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Dictionary of Wisconsin History

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Term: McKee, Lt. Col. David (1828-1862)

Definition:

b. St. Louis, Missouri, 1828
d. Murfreesboro, Tennessee, December 31, 1862

Col. David McKee was a lawyer, politician, and noble-hearted soldier in Wisconsin during the Civil War. As a strong abolitionist, McKee understood slavery was at the heart of the rebellion and promptly enlisted in the Union Army. He was quickly promoted, and proved to be a gallant leader throughout his military career.

Early Life

McKee was born to Irish immigrants in St. Louis, Missouri, in 1828. The family moved to Grant County, Wisconsin, in 1832 when his father went to work in the lead mines. He was sent back to St. Louis to be trained in the law. McKee represented Potosi in the state legislature in 1850 and opened a law practice in Lancaster in 1859.

Civil War Service

As soon as the war broke out in April 1861, McKee recruited Co. C, 2nd Wisconsin Infantry, from the mining region around Lancaster. He was elected its captain, and led them into fire for the first time at the First Battle of Bull Run on July 21, 1861.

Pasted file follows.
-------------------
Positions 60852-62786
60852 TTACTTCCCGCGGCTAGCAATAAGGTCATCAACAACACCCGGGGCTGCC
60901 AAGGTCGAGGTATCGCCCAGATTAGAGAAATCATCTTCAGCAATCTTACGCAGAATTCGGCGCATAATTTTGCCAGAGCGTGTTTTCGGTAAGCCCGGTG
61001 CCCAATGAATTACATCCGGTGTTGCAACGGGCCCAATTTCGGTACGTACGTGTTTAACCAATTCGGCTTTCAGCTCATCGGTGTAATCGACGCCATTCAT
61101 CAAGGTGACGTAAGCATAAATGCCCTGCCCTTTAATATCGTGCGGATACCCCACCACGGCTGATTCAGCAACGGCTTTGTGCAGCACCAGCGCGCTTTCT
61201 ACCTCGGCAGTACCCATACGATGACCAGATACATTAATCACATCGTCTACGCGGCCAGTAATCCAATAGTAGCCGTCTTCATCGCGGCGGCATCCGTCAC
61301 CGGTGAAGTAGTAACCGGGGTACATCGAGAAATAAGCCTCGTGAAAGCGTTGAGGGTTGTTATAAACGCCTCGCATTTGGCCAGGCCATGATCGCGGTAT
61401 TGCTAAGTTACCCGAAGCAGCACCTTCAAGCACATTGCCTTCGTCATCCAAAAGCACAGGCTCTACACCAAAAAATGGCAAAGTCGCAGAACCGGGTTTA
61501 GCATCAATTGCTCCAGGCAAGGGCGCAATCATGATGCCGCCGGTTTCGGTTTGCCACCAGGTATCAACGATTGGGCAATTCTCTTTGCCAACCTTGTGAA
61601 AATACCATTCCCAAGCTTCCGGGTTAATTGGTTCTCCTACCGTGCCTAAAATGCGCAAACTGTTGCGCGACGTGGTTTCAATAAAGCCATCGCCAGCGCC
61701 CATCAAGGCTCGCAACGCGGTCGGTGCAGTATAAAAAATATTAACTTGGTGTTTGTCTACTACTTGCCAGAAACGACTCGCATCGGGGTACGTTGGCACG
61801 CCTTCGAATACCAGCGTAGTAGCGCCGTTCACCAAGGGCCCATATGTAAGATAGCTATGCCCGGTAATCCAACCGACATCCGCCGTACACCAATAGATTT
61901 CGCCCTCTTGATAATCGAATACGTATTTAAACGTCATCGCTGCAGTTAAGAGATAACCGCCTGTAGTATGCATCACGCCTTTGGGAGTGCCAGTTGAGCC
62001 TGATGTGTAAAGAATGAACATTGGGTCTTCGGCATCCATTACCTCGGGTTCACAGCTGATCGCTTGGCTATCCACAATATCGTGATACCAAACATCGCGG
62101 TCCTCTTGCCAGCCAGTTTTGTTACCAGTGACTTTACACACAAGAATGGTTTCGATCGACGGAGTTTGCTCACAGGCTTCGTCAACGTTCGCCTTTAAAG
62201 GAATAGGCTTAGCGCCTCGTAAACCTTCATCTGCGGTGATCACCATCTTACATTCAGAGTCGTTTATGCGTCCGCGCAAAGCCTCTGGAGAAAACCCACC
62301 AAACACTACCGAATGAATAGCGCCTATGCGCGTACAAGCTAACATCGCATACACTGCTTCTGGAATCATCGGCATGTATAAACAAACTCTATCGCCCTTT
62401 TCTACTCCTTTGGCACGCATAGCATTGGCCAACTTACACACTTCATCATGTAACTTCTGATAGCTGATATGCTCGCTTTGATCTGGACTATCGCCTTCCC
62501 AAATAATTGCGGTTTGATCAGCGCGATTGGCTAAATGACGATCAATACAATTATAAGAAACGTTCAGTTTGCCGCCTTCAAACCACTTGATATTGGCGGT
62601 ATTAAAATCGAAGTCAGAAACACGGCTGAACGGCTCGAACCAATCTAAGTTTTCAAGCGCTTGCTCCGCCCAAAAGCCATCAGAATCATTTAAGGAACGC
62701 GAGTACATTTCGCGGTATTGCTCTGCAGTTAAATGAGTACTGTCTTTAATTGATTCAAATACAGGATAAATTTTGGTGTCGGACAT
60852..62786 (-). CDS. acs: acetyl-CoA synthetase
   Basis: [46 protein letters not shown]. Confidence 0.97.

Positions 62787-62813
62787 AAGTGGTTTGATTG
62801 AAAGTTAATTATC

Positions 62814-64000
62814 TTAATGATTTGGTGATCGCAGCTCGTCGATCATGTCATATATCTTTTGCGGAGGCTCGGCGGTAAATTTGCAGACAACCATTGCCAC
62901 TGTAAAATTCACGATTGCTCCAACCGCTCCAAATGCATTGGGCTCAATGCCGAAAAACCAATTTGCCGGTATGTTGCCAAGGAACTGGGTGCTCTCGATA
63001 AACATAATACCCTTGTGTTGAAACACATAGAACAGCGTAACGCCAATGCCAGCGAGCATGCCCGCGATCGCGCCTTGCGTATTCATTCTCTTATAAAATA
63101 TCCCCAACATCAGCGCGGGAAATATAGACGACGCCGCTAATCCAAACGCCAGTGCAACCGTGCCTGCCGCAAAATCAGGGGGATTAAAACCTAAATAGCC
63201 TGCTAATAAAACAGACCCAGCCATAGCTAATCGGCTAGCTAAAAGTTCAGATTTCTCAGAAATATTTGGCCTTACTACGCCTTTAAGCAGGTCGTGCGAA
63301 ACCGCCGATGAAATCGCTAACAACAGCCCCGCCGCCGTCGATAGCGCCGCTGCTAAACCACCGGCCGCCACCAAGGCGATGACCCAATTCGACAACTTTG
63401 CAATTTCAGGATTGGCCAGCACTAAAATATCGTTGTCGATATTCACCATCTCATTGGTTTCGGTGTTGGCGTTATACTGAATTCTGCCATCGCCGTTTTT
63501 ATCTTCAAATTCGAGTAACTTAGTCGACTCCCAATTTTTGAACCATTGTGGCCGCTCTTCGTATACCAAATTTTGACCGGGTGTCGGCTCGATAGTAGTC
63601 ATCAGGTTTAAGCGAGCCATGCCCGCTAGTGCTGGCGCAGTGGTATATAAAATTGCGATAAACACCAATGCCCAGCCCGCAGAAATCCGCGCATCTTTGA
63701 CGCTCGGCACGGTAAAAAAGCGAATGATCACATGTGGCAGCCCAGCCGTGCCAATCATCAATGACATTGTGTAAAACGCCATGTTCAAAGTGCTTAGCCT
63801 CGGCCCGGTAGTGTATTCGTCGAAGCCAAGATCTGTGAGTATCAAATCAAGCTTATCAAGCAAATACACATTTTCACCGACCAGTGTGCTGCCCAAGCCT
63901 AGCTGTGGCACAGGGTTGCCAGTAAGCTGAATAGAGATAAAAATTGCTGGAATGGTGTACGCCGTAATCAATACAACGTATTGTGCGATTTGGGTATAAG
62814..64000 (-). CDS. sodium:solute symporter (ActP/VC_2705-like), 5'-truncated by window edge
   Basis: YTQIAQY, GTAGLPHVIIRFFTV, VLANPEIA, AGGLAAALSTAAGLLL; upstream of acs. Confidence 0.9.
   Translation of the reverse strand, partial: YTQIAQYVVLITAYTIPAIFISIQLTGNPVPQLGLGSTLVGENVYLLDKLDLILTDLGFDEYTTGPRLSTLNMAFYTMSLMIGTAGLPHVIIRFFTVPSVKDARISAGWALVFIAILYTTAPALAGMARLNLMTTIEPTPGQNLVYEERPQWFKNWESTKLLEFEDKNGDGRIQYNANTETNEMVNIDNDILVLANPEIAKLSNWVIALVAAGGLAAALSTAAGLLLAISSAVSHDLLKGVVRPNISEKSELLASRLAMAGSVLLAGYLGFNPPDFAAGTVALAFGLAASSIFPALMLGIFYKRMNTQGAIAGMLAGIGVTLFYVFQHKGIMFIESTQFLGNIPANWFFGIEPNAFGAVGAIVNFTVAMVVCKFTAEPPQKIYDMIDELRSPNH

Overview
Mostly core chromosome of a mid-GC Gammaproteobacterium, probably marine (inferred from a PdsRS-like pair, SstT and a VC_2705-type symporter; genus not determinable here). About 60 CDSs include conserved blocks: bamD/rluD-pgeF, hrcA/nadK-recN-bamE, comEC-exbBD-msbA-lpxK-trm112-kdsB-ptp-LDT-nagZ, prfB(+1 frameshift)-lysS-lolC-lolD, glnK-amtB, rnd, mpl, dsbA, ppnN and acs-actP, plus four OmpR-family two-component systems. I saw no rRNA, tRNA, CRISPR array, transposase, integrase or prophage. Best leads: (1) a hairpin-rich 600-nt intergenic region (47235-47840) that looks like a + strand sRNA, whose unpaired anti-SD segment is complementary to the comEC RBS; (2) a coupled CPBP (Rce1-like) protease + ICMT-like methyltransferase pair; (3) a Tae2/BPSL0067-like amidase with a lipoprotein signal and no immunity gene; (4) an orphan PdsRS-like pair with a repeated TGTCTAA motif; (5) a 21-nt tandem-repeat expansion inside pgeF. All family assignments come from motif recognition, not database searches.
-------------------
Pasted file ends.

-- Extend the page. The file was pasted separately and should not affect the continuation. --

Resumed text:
In March 1862, McKee was promoted to lieutenant colonel of the 15th Wisconsin Infantry and helped lead its advance from the Mississippi River into Tennessee. He fought at the Battle of Perryville on October 8, 1862, and the following month led an expedition down the Cumberland River west of Nashville. His troops marched about 100 miles in five days, captured 46 prisoners, and returned without causalities.

McKee was known for his personal bravery. "No more daring officer was in the army," commented his brigade commander. At the Battle of Stones River at Murfreesboro, Tennessee, on December 31, 1862, he was leading his regiment's charge into battle when he was shot in the forehead and instantly killed.

Links to Learn More

Biographical sketch by E.B. Quiner on pages 1012-1014 of his book, "Military History of Wisconsin" (Chicago, 1866)

View original documents about Lt. Col. McKee

[Source: Quiner, E.B. The Military History of Wisconsin (Chicago, 1866); Gaff, Alan, and Maureen Gaff. Our Boys: A Civil War Photograph Album. (Vernon, Indiana, 1996): 37-44. ]
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